What will happen to property values if Britain quits EU?

Will a vote to leave the European Union mean property values in London fall? Or could it help ease the capital’s housing crisis?

 

Can Britain survive outside of the European Union? What is now the world’s fifth largest economy did just that before Britain joined the European Economic Community in 1973, but any vote to leave the EU on 23 June could reduce the value of property, particularly in London.

North London-based rent guarantee specialist Assetgrove points out that it is argued that putting the brakes on immigration could ease the intense competition for housing in London, and as a result slow down both property prices and rental inflation.

Others believe a reduction in property values in the UK, and London in particular, might help first-time buyers get a foot on the property ladder.

This belief has been fuelled by comments from the International Monetary Fund, says estate agent Eden Harper, which operates out of offices in Battersea and Brixton in south London, where the value of homes has grown by more than 10% over the past 12 months.

The IMF said: “Brexit could cause a sharp drop in property prices”. That view was backed by Chancellor George Osborne, who claimed that by 2018 – the date Britain’s exit from the EU would be confirmed in the event of Britons voting to leave – houses could be worth up to 18% less than if the UK voted to remain.

Meanwhile, estate agents – including North London-based M&M Property – have voiced concerns that a vote to leave the EU would slice £2200 from the average price of residential property by 2018 – and more in London.

In fact, according to figures put out by the National Association of Estate Agents the average price of a home in London would be £599,200 by 2018 if we remain in the EU. But that figure would drop to £591,700 if we vote out.

And all the time the referendum campaign has seen politicians and business leaders exchange claim and counter claim about the effect of a vote to leave the EU, the number of people seeking to buy property has dropped, with potential purchasers thinking twice about putting their property on the market.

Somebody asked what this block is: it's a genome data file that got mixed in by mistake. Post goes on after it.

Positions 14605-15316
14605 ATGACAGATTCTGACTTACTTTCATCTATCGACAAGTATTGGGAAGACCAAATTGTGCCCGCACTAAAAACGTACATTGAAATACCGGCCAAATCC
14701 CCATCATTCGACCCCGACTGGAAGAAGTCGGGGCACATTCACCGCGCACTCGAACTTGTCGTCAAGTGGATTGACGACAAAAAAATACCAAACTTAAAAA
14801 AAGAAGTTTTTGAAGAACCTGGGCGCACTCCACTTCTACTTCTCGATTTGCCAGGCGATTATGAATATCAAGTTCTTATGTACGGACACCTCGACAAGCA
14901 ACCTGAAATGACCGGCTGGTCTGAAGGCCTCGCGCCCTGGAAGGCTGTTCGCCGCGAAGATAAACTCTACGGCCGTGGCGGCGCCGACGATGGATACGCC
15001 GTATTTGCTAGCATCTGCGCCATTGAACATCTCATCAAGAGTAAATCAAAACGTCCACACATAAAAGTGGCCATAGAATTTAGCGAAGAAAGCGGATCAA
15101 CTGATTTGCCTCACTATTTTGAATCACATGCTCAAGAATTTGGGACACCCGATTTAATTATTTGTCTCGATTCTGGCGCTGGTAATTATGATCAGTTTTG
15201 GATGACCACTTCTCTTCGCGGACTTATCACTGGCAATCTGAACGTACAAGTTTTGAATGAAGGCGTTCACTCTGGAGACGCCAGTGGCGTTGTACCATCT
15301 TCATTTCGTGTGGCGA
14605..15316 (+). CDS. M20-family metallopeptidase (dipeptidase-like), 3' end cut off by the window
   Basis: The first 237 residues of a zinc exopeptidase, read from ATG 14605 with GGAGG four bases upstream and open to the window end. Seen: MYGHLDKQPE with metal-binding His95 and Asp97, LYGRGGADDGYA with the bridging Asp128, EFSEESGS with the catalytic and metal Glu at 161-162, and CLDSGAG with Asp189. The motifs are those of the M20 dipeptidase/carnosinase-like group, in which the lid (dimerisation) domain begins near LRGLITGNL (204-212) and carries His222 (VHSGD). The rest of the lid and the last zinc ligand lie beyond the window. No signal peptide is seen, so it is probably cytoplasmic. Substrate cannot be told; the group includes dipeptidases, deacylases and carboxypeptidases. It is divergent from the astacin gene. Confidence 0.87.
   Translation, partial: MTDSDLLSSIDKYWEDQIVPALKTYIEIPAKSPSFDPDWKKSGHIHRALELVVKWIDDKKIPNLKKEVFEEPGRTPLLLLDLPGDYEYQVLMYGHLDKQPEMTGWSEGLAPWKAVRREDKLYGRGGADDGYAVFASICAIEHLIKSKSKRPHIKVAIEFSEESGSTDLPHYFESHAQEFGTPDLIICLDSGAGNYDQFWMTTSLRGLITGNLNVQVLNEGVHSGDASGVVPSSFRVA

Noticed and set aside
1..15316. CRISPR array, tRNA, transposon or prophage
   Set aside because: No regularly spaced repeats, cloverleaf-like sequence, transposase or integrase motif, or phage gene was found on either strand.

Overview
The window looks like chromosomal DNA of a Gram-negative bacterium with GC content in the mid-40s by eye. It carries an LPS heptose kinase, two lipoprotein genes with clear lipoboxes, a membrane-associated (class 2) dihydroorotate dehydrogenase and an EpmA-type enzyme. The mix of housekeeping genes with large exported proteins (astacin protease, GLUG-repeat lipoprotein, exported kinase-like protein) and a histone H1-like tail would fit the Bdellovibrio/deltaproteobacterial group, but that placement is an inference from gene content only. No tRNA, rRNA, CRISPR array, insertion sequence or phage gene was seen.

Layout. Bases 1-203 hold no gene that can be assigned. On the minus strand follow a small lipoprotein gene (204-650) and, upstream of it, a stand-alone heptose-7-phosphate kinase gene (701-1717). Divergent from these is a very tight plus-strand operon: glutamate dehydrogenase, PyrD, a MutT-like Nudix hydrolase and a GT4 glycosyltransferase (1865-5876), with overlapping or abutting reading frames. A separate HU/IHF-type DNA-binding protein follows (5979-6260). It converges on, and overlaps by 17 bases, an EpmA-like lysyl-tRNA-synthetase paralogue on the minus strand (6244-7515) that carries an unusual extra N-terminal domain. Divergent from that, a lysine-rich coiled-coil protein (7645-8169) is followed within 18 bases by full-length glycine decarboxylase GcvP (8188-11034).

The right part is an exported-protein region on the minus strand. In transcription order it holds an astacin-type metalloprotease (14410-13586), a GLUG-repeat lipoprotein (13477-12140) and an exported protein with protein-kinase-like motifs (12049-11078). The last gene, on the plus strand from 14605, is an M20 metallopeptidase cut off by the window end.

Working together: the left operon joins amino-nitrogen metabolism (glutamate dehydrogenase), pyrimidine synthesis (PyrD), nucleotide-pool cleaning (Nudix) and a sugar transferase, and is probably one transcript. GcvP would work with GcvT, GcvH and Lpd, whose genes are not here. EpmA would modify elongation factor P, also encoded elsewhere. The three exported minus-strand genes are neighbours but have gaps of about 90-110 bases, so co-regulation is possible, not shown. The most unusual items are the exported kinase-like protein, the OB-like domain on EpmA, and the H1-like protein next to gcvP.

According to The Royal Institution of Chartered Surveyors, a drop in buyer enquiries will ensure property prices fall over the next three months.

As a result, the market in London has softened somewhat. It’s also been widely reported that estate agents in Grimsby, Exeter and Leicester have seen sales drop dramatically during the campaign.

In fact, the RICS has revealed that across the country 33% more property professionals have reported a drop in enquiries rather than a rise.

The truth is, of course, no-one can really be certain what will happen if UK voters opt to leave the European Union.

Though property values could decline and interest rates could rise in the event of a vote to leave the EU, the effect on demand for homes is already being felt.

Sales of homes have declined more quickly than at any time since 1999, according to RICS, and the demand for property over the past month or so has experienced its most rapid fall in eight years.

However, it should be noted that this statistic has been affected by the surge in the number of property sales before 1 April as buy-to-let investors rushed to complete purchases before the introduction of a 3% stamp duty surcharge on second homes.

London Bridge estate and letting agent Williams Lynch reports that March was an exceptionally busy month because of the buy-to-let market and it is no surprise the level of activity dipped in April and May.

 

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